Some social media platforms are cracking down on the use of eggplant and peach emojis

Publish Date
Thursday, 31 October 2019, 10:27AM

Some of our most-used social media platforms have banned the use of "sexual" emojis on the platforms including the eggplant, peach and water drips.

The social media giants, Facebook and Instagram, have stated that the emojis cannot be used to represent sexual activity and to cover up nude body parts in images shared on the platforms.

Despite the new guidelines, users have criticised the platforms for being overly concerned about the hidden meanings of the emojis, and insist they should rather focus attention on racism and propaganda of the sites.

The eggplant emoji has been used to symbolise a penis, the peach resembles a bare buttock and the water drips references ejaculation.

Despite the new guidelines, users can still use the emojis in captions but not in reference to anything that asks or is sexually suggestive.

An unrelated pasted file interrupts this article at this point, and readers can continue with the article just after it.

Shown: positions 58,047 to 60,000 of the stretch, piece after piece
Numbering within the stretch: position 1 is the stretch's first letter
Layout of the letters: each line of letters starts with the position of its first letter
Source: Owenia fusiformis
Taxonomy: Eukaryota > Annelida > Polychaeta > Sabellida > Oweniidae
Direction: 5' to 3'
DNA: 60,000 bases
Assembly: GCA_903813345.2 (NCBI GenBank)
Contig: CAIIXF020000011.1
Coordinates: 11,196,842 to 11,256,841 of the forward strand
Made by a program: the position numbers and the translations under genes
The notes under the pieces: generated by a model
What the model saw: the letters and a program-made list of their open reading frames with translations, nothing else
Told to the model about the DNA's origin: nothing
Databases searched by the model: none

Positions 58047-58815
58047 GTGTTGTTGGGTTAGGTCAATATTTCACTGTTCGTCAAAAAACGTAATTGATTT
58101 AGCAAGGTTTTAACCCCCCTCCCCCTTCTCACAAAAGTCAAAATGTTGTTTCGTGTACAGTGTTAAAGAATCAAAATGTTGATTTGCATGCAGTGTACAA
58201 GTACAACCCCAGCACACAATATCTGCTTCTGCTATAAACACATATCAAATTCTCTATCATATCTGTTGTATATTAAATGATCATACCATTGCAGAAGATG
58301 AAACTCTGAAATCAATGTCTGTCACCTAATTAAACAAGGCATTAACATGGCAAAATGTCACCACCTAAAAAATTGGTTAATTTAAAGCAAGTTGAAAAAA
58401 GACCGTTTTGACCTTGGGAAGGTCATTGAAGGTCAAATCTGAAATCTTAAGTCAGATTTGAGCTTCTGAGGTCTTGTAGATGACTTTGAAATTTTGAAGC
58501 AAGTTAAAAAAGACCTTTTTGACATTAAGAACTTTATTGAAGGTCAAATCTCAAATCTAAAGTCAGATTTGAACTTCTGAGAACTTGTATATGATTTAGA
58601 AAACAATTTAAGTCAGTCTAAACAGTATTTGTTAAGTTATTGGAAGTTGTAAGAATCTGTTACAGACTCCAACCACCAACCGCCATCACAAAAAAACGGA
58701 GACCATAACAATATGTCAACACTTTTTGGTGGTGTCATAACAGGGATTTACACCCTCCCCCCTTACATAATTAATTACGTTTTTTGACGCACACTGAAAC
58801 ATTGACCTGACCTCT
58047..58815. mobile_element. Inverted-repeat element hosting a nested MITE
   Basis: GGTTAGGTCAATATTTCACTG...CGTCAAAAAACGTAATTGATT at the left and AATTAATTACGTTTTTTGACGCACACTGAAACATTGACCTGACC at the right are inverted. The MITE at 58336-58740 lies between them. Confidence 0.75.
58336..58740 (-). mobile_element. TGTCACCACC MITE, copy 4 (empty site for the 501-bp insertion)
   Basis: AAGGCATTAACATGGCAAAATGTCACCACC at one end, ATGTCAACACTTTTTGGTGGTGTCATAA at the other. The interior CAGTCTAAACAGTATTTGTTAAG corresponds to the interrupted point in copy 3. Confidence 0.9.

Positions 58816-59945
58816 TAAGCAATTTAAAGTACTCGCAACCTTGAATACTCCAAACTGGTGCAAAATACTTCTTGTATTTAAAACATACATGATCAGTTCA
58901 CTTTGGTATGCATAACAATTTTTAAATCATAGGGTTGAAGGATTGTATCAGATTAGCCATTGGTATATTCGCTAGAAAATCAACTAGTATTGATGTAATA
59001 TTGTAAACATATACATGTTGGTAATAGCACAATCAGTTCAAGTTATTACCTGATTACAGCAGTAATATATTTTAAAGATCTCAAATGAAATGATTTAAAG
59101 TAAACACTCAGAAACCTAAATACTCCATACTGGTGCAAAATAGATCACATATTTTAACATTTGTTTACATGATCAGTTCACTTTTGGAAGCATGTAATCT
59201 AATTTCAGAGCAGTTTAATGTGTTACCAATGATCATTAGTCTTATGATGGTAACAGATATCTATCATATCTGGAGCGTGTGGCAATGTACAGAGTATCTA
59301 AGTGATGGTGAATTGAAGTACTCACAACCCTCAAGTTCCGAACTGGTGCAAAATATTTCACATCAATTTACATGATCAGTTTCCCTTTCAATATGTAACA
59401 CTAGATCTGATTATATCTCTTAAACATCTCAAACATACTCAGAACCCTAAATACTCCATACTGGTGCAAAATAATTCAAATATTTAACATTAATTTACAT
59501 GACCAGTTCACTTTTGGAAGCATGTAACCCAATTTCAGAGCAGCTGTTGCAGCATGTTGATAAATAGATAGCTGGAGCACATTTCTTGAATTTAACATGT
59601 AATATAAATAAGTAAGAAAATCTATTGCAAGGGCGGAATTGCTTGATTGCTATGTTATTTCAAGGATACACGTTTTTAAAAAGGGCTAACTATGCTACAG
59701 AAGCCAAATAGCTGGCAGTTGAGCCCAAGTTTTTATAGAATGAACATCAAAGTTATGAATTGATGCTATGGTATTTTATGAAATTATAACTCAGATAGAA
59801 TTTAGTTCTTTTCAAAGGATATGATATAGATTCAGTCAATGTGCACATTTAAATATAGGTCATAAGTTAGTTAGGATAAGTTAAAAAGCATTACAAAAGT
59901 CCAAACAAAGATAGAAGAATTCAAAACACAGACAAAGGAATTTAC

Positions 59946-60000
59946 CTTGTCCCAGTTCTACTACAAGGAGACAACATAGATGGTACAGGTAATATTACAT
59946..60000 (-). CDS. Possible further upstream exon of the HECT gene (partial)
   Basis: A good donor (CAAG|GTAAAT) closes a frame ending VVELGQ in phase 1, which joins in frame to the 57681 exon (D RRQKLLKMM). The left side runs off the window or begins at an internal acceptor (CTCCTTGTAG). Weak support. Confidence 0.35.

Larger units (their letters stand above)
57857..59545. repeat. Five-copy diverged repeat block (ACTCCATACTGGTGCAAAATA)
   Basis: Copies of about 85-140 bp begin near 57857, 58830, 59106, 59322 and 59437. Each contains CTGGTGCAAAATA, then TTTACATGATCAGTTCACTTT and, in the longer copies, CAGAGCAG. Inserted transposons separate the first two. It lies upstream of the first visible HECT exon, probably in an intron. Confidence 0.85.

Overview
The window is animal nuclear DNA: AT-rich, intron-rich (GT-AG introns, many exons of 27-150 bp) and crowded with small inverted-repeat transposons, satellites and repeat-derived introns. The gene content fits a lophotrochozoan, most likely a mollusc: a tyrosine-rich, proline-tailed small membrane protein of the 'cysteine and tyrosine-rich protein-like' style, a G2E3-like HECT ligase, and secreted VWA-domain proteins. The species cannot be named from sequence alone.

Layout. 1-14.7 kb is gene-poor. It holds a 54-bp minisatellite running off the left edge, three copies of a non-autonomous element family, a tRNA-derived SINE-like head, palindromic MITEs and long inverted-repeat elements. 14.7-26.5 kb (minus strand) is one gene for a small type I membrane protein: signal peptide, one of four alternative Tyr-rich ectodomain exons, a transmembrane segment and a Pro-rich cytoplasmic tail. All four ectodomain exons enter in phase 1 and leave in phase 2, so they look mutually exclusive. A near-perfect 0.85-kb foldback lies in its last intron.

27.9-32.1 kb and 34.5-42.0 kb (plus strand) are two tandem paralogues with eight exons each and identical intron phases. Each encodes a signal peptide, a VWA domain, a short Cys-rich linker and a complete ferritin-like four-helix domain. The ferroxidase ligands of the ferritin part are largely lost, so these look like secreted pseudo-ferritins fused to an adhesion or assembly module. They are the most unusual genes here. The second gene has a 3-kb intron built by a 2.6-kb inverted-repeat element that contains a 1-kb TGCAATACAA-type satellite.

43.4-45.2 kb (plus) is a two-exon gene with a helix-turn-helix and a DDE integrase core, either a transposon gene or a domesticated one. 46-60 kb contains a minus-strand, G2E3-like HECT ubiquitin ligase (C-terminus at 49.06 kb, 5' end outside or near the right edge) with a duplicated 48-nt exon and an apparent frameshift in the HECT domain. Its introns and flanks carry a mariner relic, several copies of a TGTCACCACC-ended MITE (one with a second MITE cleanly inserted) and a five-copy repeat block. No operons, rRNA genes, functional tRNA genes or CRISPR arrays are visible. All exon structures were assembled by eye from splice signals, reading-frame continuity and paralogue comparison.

According to The Daily Dot, XBIZ first brought the new sensory guidelines to light when Facebook revised its Sexual Solicitation Community Standards between September 7 and October 24.

During the revision, it was revealed that the change needed to come for sex workers who use the icons to sell services on both Facebook and Instagram.

Facebook also revealed that it is against the use of the emojis to cover genitalia in nude pictures shared on the platforms.

In the introduction to this sensory addition, Facebook states that it will draw a line "When content facilitates, encourages or coordinates sexual encounters between adults"/

There are two sections that the criteria will fall under.

A user must either "implicitly or indirectly" offer sexual communication, "nude imagery", "sex", or "sex chat conversations" or have some form of "sexual suggestive elements" in their post.

This article was first published on nzherald.co.nz and is republished here with permission.